Reiterative use of the notch signal during zebrafish intrahepatic biliary development
- Lorent, K., Moore, J.C., Siekmann, A.F., Lawson, N., and Pack, M.
- Developmental dynamics : an official publication of the American Association of Anatomists 239(3): 855-864 (Journal)
- Registered Authors
- Lawson, Nathan, Lorent, Kristin, Moore, John, Pack, Michael, Siekmann, Arndt Friedrich
- Notch, bile ducts, cholangiocytes, DAPT
- MeSH Terms
- Bile Ducts/embryology*
- Cell Lineage
- Cell Proliferation
- Fluorescent Dyes/chemistry
- Gene Expression Regulation, Developmental*
- Microscopy, Fluorescence/methods
- Models, Biological
- Receptors, Notch/metabolism*
- Signal Transduction*
- Time Factors
- 20108354 Full text @ Dev. Dyn.
Lorent, K., Moore, J.C., Siekmann, A.F., Lawson, N., and Pack, M. (2010) Reiterative use of the notch signal during zebrafish intrahepatic biliary development. Developmental dynamics : an official publication of the American Association of Anatomists. 239(3):855-864.
The Notch signaling pathway regulates specification of zebrafish liver progenitor cells towards a biliary cell fate. Here, using staged administration of a pharmacological inhibitor of Notch receptor processing, we show that activation of the Notch pathway is also important for growth and expansion of the intrahepatic biliary network in zebrafish larvae. Biliary expansion is accompanied by extensive cell proliferation and active remodeling of the nascent ductal network, as revealed by time lapse imaging of living zebrafish larvae that express a Notch responsive fluorescent reporter transgene. Together, these data support a model in which the Notch signal functions reiteratively during biliary development; first to specific biliary cells and then to direct remodeling of the nascent biliary network. As the Notch pathway plays a comparable role during mammalian biliary development, including humans, these studies also indicate broad conservation of the molecular mechanisms directing biliary development in vertebrates.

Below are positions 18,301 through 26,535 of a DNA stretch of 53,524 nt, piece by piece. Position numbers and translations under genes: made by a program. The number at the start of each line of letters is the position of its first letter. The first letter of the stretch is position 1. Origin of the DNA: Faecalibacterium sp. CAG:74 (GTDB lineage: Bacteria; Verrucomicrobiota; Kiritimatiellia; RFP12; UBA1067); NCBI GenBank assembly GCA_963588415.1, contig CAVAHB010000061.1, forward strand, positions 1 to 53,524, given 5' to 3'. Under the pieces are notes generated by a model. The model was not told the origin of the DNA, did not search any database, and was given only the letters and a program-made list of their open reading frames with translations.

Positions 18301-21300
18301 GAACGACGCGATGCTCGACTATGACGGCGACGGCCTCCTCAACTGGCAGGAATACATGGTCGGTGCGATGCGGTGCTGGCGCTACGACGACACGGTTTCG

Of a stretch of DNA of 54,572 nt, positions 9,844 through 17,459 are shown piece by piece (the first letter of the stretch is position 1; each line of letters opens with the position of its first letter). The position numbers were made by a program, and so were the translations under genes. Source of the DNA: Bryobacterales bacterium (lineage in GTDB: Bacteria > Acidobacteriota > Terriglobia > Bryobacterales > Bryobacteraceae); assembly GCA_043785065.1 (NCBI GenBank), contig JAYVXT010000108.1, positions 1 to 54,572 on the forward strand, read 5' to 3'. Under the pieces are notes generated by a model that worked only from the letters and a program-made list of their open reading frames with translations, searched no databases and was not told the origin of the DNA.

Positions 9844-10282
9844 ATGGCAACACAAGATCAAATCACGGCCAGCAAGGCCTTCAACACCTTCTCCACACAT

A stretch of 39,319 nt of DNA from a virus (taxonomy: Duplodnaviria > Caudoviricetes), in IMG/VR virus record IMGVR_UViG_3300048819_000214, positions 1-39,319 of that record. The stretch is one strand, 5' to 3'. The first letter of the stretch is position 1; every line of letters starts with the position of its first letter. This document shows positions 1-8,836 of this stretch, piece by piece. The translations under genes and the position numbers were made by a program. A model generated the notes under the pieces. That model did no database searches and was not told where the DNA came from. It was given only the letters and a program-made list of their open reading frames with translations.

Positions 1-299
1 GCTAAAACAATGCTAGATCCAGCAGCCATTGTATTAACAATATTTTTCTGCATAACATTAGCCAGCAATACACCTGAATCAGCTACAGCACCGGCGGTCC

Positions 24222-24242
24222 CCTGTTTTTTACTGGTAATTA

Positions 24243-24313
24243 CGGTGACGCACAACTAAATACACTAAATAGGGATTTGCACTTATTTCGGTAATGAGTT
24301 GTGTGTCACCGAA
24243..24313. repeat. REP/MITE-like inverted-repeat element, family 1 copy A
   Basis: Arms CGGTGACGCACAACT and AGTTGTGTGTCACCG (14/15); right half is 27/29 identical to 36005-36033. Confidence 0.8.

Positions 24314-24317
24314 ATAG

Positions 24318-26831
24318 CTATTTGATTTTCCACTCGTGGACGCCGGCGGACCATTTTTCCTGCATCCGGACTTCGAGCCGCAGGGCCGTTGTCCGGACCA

Genes / Markers
Mutations / Transgenics
Human Disease / Model
Sequence Targeting Reagents
Engineered Foreign Genes